I frequently share with my clients that long term weight loss and healthy eating must be about forming new habits. Habits are things that you do automatically. You don’t have to consciously think about them, you just do it. A large proportion of the way we eat, shop and prepare food is out of habit and this is where the hard work comes in. The best way to get rid of an old habit is to create a new one to replace it. It takes approximately 28 days (4 weeks) to form a habit and during that 4 week period you need to consciously repeat that behaviour every time its necessary for it to be reinforced. This constant consciousness over a behaviour that previously required no conscious effort at all can be exhausting, but you need to push through this time for the habit to take over and start performing the task for you.
Check out this fantastic poem about habits that I found listening to a Phil Pringle podcast. It inspired me so much and made me understand how important developing healthy habits really is- Habits
So now what do I do?
I’m glad you asked that question too.
Now that you know what its going to take to get your new healthy lifestyle started, here are some steps you can take to make sure you stick to your new behaviours long enough to let the habit take over and keep you healthy for life.
- Commit – a firm solid commitment is vital. Make a promise to yourself and then keep it. Value yourself enough to keep it. You are worth it.
- Articulate – be very clear and specific about the kind of habits that you’d like to develop. Maybe it’s having a glass of water before every meal and snack or going for a 30 minute brisk walk first thing every morning. Don’t make them broad or wishy washy. Decide on a new healthy behaviour, show your brain how you want it done and then do it that way until your brain takes over and does it for you.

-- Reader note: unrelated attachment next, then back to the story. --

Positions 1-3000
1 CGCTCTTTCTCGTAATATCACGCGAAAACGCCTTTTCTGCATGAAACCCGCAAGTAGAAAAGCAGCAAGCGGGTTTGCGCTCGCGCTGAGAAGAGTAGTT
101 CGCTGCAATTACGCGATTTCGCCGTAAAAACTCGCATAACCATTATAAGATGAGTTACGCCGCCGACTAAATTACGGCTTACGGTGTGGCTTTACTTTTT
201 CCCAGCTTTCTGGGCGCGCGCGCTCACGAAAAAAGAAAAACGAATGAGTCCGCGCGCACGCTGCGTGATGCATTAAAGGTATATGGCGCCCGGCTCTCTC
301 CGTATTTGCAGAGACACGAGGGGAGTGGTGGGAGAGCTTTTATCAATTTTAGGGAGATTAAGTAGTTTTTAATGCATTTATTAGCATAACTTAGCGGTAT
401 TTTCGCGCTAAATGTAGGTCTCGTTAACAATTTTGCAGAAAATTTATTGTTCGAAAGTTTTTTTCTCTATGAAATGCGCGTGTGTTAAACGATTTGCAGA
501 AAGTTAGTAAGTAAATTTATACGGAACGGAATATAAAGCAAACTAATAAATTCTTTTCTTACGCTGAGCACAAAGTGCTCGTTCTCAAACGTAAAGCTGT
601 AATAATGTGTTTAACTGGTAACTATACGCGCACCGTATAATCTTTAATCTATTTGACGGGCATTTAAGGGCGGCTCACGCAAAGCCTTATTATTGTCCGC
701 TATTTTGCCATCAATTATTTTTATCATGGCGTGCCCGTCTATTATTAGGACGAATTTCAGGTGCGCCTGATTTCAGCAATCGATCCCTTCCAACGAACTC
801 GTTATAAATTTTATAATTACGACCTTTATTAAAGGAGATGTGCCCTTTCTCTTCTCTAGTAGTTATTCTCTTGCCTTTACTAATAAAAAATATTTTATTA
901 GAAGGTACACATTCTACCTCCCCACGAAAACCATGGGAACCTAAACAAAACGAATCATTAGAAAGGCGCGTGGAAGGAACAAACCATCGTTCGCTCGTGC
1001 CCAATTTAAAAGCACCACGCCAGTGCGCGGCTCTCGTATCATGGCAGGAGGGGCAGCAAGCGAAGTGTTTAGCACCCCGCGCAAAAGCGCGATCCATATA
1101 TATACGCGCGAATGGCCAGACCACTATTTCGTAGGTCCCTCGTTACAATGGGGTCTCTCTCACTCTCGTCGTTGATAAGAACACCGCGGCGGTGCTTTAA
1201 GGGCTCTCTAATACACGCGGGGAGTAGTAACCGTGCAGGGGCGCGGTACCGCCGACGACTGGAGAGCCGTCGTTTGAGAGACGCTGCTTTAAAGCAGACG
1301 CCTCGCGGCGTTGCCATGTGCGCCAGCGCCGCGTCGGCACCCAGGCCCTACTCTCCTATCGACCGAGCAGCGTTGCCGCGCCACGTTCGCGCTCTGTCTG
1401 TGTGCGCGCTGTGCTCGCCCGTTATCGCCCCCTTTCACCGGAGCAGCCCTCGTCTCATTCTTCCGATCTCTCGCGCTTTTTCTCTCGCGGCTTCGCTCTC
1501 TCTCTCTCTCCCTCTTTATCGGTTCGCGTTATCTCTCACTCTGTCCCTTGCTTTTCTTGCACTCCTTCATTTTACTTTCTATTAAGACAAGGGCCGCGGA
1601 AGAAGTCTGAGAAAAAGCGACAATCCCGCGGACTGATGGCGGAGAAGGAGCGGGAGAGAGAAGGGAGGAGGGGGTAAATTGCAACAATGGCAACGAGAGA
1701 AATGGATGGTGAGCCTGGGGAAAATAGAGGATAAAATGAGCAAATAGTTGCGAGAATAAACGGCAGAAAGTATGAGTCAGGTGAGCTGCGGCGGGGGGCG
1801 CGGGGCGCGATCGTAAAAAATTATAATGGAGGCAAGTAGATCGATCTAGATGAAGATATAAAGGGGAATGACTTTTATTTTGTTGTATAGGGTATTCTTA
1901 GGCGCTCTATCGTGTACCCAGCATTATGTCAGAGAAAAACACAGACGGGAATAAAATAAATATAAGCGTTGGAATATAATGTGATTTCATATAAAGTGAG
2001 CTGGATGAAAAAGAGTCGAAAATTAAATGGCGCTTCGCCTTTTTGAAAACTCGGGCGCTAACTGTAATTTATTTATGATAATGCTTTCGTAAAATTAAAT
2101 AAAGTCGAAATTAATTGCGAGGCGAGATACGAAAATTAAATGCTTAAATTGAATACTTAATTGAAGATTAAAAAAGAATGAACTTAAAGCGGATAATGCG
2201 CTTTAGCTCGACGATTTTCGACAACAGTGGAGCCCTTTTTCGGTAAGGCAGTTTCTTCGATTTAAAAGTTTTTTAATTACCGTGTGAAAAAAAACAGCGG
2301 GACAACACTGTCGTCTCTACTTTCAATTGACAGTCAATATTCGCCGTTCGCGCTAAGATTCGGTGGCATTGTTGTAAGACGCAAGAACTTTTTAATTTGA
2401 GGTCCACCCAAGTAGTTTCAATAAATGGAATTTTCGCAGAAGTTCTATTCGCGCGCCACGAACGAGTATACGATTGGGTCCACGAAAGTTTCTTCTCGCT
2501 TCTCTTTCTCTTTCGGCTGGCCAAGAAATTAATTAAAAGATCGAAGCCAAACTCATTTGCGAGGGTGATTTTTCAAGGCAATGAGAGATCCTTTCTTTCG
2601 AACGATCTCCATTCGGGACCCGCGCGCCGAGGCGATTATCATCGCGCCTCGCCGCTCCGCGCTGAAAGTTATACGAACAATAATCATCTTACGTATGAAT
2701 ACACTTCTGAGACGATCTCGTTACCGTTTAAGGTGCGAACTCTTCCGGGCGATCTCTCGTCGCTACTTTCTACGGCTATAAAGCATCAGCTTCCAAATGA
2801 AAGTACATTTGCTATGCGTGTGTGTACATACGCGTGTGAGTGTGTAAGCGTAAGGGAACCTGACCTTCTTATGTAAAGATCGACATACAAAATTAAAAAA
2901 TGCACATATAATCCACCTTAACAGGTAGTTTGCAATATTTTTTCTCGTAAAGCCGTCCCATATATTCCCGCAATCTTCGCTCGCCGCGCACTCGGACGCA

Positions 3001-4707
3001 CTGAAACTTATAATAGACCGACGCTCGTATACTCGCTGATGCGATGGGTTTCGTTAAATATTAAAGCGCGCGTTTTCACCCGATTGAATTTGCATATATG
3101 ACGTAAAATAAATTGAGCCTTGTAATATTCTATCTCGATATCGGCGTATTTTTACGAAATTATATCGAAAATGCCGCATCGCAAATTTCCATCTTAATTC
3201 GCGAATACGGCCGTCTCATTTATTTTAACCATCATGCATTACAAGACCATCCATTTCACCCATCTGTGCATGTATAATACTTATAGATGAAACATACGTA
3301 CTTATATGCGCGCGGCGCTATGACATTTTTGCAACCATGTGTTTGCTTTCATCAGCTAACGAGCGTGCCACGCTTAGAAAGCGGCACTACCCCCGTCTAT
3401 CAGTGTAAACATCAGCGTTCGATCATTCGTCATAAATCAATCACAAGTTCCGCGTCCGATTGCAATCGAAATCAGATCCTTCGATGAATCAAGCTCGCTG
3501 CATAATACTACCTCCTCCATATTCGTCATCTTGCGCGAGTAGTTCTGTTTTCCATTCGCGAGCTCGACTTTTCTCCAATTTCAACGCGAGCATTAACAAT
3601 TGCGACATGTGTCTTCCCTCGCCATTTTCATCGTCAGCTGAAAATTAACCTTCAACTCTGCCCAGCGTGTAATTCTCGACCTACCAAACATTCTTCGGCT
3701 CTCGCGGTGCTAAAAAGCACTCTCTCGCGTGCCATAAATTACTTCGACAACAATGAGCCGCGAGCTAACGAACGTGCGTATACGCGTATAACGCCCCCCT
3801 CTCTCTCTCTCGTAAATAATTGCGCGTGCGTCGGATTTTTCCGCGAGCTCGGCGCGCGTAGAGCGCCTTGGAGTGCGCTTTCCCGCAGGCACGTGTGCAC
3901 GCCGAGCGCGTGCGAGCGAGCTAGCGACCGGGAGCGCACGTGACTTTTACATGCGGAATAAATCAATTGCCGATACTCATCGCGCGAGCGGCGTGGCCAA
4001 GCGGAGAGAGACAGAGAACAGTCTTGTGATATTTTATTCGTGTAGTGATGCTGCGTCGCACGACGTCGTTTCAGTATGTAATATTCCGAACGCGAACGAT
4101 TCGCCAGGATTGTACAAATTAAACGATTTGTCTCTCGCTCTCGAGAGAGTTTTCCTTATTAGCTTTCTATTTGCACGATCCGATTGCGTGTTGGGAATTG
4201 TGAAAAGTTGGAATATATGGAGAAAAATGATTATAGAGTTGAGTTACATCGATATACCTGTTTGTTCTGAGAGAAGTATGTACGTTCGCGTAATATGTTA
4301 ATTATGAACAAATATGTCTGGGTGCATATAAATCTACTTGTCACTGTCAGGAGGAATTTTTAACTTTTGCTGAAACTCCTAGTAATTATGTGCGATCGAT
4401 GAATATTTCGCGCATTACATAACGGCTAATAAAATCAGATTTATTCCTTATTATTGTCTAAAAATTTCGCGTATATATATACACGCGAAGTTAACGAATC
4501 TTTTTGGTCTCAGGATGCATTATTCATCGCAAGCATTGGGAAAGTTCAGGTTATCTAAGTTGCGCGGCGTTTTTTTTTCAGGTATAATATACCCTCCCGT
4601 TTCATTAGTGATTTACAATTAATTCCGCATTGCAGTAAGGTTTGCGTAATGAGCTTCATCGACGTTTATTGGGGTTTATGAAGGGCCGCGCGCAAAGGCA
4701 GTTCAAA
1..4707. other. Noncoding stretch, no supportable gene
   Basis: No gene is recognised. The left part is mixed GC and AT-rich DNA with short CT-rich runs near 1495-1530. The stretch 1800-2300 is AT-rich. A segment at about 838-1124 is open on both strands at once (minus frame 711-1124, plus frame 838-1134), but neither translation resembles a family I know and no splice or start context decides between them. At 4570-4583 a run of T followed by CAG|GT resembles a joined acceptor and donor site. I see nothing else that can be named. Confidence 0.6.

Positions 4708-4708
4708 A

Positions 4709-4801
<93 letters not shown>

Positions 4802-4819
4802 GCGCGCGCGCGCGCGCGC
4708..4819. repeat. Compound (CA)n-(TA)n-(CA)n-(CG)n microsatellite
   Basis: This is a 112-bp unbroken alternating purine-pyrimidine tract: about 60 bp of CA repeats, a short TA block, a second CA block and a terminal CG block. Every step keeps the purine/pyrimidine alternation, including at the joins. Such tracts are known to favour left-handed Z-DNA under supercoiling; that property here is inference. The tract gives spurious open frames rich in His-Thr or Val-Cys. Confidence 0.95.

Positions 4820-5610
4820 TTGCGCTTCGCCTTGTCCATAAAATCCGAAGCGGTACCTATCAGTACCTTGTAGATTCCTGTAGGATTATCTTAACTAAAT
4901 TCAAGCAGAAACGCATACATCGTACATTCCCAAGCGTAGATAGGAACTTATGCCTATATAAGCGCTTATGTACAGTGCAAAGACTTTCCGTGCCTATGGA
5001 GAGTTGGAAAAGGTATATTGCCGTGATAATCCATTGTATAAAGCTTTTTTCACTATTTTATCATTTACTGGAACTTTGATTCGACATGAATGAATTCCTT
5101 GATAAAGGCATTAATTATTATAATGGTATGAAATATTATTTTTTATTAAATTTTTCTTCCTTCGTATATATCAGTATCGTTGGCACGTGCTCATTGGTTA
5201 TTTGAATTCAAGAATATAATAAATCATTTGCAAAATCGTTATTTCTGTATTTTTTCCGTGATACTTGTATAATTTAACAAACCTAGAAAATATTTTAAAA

- Plan – set yourself up for success. Put things in place to help you stay on track. Get your workout gear out the night before if you plan to exercise in the morning or organise a fruit and vegetable delivery so theres always fresh fruit and vegetables available to snack on or prepare a healthy meal.
- Reward – organise a non-food related reward for yourself at the end of each week for sticking to your new behaviour. This will make you feel good about yourself and encourage you to keep going the next week.
- Recruit – get a friend or family member to do it with you. If you’re making a herbal tea while watching TV instead of eating chocolate or other sweet food than get your housemate or partner to do it with you. If they wont join you at least get them to agree that they wont offer you unhelpful food or ask them to support you in some other way.
- Encourage – no more self criticism alowed. You must encourage yourself and learn to give yourself a pat on the back for doing a good job and if you have a bad day, channel the frustration and disappointment into doing better tomorrow. No self-sabotaging or of giving up because you get annoyed at yourself. Tomorrow is a new day and it just might be the day that you never look back. Never, ever give up.
I’d love to hear your commitments below. What are your new habits and how are you going to establish them?